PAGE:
Imprisoned at 15 at Guantanamo illegally, child soldier Omar Khadr has finally won vindication, an apology and $8 millionImprisoned at 15 at Guantanamo illegally, child soldier Omar Khadr has finally won vindication, an apology and $8 million
     

    His vindication as a victim, and not a villain, was a long time coming.

    It was in 2002, during the early days of America’s longest — and still ongoing — war against Afghanistan that Omar Khadr, a 15-year-old native of Canada, was wounded and then captured, still alive, and packed off to Guantanamo Bay, one of a number of child soldiers whom the US, under the Bush/Cheney administration’s rule-free War on Terror, held in violation of the Optional Protocol to the UN Convention on the Rights of the Child, a treaty that was signed by the US and that is thus part of US law. It declares that all children under the age of 18 captured while fighting in wars are to be offered “special protection” and treated as victims, not as combatants.

    Khadr’s story was never properly told in the US media, which simply lumped him in with all the other alleged “terrorists” held at Guantanamo. His 2010 “trial” — one of the few military tribunals actually conducted at Guantanamo — was a charade of justice which led to his conviction for murder and a sentence of 40 years. That sentence was later commuted to 8 years, to be served in Canada, not at Guantanamo, but Khadr had agree to plead guilty to the worst and most outrageous charges against him in order to escape from q lifetime at the mercy of the sadistic US guards at Guantanamo.

    Khadr’s crime, according to his US captives? Murder of one US soldier, and the blinding of another, caused by a hand grenade that the young Khadr allegedly lobbed at them.

    The truth? It's hard to know. Khadr had always insisted he did not toss a grenade until the deal under pressure that he agreed to, and even then, in "admitting" to throwing the grenade he insisted he did it out of fear, not a desire to kill. In any event, even if he did toss a grenade, he would have been doing what any courageous wounded soldier in his situation would hope to have the guts to do: defend himself, and take out the enemy at the risk of his own life. That would not be murder in an armed conflict!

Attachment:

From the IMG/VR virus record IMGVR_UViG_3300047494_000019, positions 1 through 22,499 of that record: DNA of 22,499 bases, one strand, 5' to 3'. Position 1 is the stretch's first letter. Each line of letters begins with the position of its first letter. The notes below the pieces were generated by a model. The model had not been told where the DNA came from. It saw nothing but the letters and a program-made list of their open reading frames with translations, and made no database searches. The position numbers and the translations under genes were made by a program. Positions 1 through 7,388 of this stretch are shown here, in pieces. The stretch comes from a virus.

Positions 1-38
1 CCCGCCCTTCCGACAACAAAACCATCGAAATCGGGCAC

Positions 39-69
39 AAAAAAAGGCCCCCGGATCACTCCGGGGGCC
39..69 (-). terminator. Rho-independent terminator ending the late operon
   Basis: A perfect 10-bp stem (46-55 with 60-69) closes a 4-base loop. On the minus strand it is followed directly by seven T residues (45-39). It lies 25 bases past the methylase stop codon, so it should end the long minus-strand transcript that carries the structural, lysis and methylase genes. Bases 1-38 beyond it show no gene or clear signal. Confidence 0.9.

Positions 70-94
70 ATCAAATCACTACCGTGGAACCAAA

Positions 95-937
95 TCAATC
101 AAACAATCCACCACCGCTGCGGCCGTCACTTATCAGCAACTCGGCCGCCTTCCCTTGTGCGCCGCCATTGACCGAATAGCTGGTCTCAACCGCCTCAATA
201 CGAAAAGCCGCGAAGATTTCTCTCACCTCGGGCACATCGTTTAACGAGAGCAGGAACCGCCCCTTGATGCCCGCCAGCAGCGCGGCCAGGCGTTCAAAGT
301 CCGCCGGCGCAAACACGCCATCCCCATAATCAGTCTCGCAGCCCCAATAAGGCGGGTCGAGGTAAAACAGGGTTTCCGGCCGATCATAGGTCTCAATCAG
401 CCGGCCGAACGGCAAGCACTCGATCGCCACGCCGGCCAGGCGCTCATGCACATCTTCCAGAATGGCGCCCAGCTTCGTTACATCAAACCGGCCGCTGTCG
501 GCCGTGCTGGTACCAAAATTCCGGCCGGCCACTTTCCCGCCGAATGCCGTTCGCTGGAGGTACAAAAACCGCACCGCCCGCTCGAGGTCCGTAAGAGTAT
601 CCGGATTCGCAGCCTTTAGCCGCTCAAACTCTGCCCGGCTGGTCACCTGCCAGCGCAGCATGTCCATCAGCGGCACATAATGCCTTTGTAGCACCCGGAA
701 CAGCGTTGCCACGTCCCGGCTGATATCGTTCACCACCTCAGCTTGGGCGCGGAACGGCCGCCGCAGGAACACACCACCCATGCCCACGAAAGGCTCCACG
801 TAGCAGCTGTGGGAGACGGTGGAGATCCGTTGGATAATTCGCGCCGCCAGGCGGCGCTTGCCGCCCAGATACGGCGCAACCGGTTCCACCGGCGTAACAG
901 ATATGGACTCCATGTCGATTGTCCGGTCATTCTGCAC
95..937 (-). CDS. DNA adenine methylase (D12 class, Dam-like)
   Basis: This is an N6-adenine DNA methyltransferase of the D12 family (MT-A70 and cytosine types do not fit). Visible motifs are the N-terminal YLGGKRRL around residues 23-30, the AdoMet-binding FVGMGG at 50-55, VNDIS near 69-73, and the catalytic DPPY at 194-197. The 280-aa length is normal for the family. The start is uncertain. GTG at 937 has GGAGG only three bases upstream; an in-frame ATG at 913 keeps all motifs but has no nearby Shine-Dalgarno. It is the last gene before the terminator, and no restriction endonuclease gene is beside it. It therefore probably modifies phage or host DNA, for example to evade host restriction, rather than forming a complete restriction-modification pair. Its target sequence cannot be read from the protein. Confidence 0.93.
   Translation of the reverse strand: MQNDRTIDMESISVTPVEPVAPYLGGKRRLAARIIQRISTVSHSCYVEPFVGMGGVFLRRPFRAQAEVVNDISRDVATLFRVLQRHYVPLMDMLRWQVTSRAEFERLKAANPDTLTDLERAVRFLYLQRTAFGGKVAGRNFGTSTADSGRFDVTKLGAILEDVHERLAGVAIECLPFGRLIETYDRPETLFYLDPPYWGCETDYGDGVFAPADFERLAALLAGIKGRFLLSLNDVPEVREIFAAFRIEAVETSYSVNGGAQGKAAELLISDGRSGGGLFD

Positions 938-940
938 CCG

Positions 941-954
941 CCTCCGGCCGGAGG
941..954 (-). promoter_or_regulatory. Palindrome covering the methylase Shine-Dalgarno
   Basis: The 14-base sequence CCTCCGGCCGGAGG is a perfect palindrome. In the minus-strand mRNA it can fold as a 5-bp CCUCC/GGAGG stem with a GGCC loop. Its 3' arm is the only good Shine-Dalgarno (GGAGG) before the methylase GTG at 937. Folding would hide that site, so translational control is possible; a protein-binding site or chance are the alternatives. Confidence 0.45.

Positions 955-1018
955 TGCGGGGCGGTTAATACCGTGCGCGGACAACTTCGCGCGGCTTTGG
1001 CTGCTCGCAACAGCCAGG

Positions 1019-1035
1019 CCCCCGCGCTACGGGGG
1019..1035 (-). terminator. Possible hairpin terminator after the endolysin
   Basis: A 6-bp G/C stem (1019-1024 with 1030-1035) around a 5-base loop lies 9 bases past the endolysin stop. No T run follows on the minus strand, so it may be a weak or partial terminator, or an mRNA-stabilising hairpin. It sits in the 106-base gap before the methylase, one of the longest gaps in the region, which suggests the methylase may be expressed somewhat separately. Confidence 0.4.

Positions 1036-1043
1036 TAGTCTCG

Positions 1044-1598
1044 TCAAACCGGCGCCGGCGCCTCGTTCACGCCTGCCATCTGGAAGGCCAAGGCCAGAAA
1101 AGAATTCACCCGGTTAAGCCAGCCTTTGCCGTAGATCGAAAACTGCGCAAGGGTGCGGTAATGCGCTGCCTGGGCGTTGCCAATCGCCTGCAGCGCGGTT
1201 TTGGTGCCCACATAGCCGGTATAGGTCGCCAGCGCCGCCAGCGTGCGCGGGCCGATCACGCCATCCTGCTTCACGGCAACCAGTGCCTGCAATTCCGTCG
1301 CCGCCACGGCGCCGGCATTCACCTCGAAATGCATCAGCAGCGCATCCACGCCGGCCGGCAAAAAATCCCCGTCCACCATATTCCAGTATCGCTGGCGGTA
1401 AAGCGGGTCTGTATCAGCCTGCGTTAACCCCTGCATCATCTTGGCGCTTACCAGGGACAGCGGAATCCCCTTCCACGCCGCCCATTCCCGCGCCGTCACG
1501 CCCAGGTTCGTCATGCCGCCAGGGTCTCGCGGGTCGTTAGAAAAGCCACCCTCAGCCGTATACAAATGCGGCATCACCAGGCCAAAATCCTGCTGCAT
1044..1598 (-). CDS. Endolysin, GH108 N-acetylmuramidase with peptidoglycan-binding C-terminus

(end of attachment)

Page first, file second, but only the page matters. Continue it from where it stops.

read more

  • Corbyn Defied Media Rules by Linking UK Wars to Terrorism
    US corporate media blacked his message out

    This article by DAVE LINDORFF was published first by Fairness and Accuracy in Reporting (FAIR) at FAIR.org
     

    When a terrorist killed 22 at a May 22 concert filled with young people in England’s Manchester, most journalists—especially US ones—assumed it would help the struggling Conservative Party and its standard-bearer, Prime Minister Theresa May, win the snap election she had called for June 8, just 17 days ahead.

    Labour PM candidate Jeremy Corbyn gained support by calling the UK War on Terror a flop right after the Manchester terror bombinLabour PM candidate Jeremy Corbyn gained support by calling the UK War on Terror a flop right after the Manchester terror bombing
     

    That is, after all, the conventional wisdom: In times of crisis, like a terror attack, the public looks to its leaders for tough talk and dramatic action. New York Times correspondent Steven Erlanger (5/24/17), noting that May’s “easy glide” to re-election had run into trouble prior to the bombing, wrote an article on how the attack “Shifts Political Narrative as UK Election Looms”:
     

    If the Manchester bombing was a horrible tragedy for Britain, it was a political boon, however unwanted, for Prime Minister Theresa May.

    Monday’s terrorist attack has changed the narrative of Britain’s election, just two weeks away — and in her favor. As the incumbent prime minister, Mrs. May inevitably speaks both to and for the nation from 10
    Downing Street. And having been home secretary for six years before becoming prime minister, she is knowledgeable and comfortable with the issues of security, policing and terrorism.